Snow. And more snow. And even more snow.
I spent Saturday at Dale's making tamales. And by "Saturday," I do mean all day Saturday. Pork shoulder, braised in this incredible sauce ... the house smelled completely unbelievable. Dale soaked the corn husks, heated the banana leaves, mixed the masa ... he did allow me to do the dishes, shred the pork and tie some of the tamales.
And they were delicious. Combined with the roasted corn & poblano soup, it was the perfect meal.
But all day long, and well into the night, it snowed. Liesje brought her daughter Rachael over, and she and I went sledding, and had sword fights with icicles. No, I don't care that I'm not a nine-year-old girl; you're never too old to play in the snow. At a little after midnight, I decided to head for home. The weather had eased, there was no more snow falling and the roads were clear. So I headed south.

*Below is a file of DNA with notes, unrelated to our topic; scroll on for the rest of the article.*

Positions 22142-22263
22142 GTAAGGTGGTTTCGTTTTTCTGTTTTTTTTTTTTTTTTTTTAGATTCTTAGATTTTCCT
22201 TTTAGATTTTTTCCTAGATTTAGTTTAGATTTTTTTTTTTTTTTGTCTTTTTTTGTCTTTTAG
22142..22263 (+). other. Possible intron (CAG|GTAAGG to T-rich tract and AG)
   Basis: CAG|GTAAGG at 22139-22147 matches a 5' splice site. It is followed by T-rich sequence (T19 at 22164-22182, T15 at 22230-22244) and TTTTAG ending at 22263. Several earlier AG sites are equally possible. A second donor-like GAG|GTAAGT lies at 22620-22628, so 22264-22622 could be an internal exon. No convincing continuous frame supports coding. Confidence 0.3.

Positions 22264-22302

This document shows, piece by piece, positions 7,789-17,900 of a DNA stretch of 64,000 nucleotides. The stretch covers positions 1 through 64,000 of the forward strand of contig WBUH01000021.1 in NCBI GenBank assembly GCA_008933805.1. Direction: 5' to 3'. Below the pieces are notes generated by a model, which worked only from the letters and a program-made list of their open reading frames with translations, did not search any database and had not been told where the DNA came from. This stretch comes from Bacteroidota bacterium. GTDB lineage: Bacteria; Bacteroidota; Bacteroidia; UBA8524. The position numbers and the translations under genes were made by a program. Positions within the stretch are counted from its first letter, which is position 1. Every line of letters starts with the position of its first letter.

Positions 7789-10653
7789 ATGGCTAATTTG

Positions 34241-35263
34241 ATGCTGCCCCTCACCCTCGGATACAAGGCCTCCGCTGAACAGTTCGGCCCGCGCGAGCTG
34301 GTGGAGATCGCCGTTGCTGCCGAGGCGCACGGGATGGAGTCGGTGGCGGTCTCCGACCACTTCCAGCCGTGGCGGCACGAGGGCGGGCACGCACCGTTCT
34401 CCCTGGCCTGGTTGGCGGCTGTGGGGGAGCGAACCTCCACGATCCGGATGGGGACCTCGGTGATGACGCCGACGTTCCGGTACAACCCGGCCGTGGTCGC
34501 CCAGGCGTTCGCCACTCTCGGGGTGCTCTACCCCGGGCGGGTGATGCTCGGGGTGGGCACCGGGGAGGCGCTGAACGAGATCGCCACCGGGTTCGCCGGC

All was fine until I turned left at Whiskey Corners in Richmond. And then, the snow began again in full force. I couldn't see much at all - the road was white and the air was white and all my headlights seemed to illuminate was the snow. Whenever it seemed to get better, it lasted only a few moments before it all turned white again. I thought to myself, "I have got to get out of this. I have got to pull over and wait it out."
Thankfully, I was only a few miles away from the Original Margaret Rathunde. It was 1:30 a.m., but I knew if I called, I would be welcomed at Christopher's mother's house. It took about a half hour to get to her home in Antioch, and I was finally safe. When I got out of the car, I hurt all over because I'd been so tense the entire drive. It felt so good to be able to relax.
The house was quiet, so I tucked myself into the couch and slept until morning. When I woke up, I felt so completely overwhelmed by the events of the previous night. I was frightened and in a potentially dangerous situation, and because someone I love lives along the way, I had a port in the storm. And because of that, I am now home, warm, safe and happy. And from my vantage point in the penthouse in Arlington Heights, the snow doesn't look nearly as intimidating as it was in the wee hours of the morning.